Owners or their managerial agents, then, select the company’s ends. However, the authors say, in the new information economy, it makes more sense than ever to leave the means to frontline employees. “We agree that the new environment suggests the need for a redefinition of the traditional managerial role.” But they add: “Despite all the changes that have occurred, there is a strong need for someone to define the framework. In the knowledge economy, the main task for top management is to define and implement the rules of the game.” Managers are also important for coordinating different divisions of a company that depend on each other.
Nuance, then, is the order of the day. Klein and Foss clearly are not dogmatically pro-hierarchy: “Indeed, some companies have excessive corporate fat: layers could often be cut, and empowering employees might increase productivity.”
But the authors note that although the new technologies have revolutionized business, “the laws of economics are still the laws of economics, human nature hasn’t changed, and the basic problem of business — how to assemble, organize, and motivate people and resources to produce the goods and services consumers want — is the same as it ever was.”
Any firm or noncommercial organization, for that matter, requires a focus on both the forest and the trees, the long and short term. Why would we be surprised that different people have different skills and different preferences in this regard? Skills, of course, are not evenly distributed throughout a population. A division of labor, knowledge, and inclinations is to be expected. Many will want to concentrate on a specific job, without having to think about management, long-term planning, and such. Lots of people dislike sitting through meetings.
Moreover, people differ in their preferences for risk-taking. Some prefer a regular paycheck in return for less overall responsibility.
The upshot is that human diversity makes noncoercive hierarchies perfectly understandable, inevitable, and beneficent as long as the market is free. That in no way means that bosses can’t be stupid, obnoxious, or abusive. Of course they can and are. But if they have to compete without government privilege, abuse and stupidity won’t survive because profits will go to the better-run firms, which will attract the best employees.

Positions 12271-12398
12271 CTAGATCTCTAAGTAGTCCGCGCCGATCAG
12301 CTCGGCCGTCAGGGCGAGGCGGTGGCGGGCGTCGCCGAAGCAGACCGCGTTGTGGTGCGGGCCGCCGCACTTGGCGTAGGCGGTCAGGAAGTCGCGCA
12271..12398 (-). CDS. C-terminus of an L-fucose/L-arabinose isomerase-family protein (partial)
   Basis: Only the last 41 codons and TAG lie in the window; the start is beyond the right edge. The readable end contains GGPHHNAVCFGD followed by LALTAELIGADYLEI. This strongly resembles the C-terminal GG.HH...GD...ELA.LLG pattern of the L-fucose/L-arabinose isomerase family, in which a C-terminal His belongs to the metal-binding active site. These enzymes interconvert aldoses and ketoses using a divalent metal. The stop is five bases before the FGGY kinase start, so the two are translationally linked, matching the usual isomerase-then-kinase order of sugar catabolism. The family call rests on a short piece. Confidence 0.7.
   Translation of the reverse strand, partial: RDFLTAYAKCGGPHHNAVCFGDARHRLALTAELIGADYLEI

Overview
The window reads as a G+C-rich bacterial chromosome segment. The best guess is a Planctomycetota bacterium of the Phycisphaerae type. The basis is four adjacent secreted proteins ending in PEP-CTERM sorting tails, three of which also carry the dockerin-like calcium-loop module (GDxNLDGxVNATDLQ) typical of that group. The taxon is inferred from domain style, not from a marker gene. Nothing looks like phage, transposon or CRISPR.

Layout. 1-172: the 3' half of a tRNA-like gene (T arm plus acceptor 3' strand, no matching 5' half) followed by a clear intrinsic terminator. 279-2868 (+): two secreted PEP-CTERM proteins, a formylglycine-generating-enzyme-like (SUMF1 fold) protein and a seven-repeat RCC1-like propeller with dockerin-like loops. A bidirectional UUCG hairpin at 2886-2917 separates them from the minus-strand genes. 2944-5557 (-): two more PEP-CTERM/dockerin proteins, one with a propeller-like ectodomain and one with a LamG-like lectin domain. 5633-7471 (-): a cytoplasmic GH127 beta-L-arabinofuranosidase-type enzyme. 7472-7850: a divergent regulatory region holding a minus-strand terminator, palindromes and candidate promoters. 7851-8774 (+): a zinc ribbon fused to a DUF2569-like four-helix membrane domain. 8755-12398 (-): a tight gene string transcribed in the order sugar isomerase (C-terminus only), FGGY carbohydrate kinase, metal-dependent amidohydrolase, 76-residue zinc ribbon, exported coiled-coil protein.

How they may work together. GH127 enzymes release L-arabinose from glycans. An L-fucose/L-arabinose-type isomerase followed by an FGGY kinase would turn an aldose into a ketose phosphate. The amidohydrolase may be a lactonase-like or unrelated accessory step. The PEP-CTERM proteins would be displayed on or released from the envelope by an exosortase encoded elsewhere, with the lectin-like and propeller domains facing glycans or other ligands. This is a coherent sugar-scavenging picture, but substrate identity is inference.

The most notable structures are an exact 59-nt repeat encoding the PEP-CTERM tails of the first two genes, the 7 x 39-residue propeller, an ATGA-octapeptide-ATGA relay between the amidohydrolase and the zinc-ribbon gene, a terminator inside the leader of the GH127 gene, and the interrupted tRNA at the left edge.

In interviews (as in his and Foss’s book), Klein emphasizes that one size surely does not fit all companies. As a Hayekian, he understands that nonmanagement workers possess local and tacit knowledge that managers don’t — and that good managers will want their employees to capitalize on that knowledge and reward them for doing so. “[T]here are many benefits to decentralization, as well as costs, and these vary widely with context and circumstance,” Klein and Foss write.
Klein and Foss intend their book to correct the impression given by many current writers on management philosophy that hypes the spread of nonhierarchical companies and predicts a future marked by this new way of doing business. It’s not true, Klein and Foss respond: “… echoing Mark Twain … the death of hierarchy has been greatly exaggerated and … its bad reputation is largely undeserved.”
Their point is not simply that some degree hierarchy is more efficient than none at all, but that bosslessness poses perils to businesses, such as discoordination and — perhaps counterintuitively — lack of flexibility.
As you can tell, this is a rich thesis. I’ll close with a couple more quotes:
Writers [who favor bossless firms] … are fiercely critical of traditional hierarchy, but we think they exaggerate its problems and neglect many benefits…. The near-bossless companies — and there aren’t many of them — with their self-managing teams, empowered knowledge workers, and ultra-flat organizations are not generally or demonstrably better than traditionally organized ones. Bosses matter not just as figureheads but as designers, organizers, encouragers, and enforcers….
[I]f you look more closely at … ostensibly bossless companies, you see that they do have formal [or informal] bosses…. Right away, this suggests that perhaps the whole bossless company narrative is a bit of a head-fake — a way to draw attention to the charismatic, influential leaders who create and promote flat structures….. Contrary to popular opinion, the world is not becoming dominated by flatter, even bossless, network organizations.
The market is an efficient decentralized information-generating process. Through private property, voluntary exchange, free enterprise, and the price system, we learn things that we can’t learn in other ways. This is as true for the best management methods as it is for the many other things we look to the market for. Government should never impede worker-owned enterprises, but it shouldn’t help them either. Freedom is for all.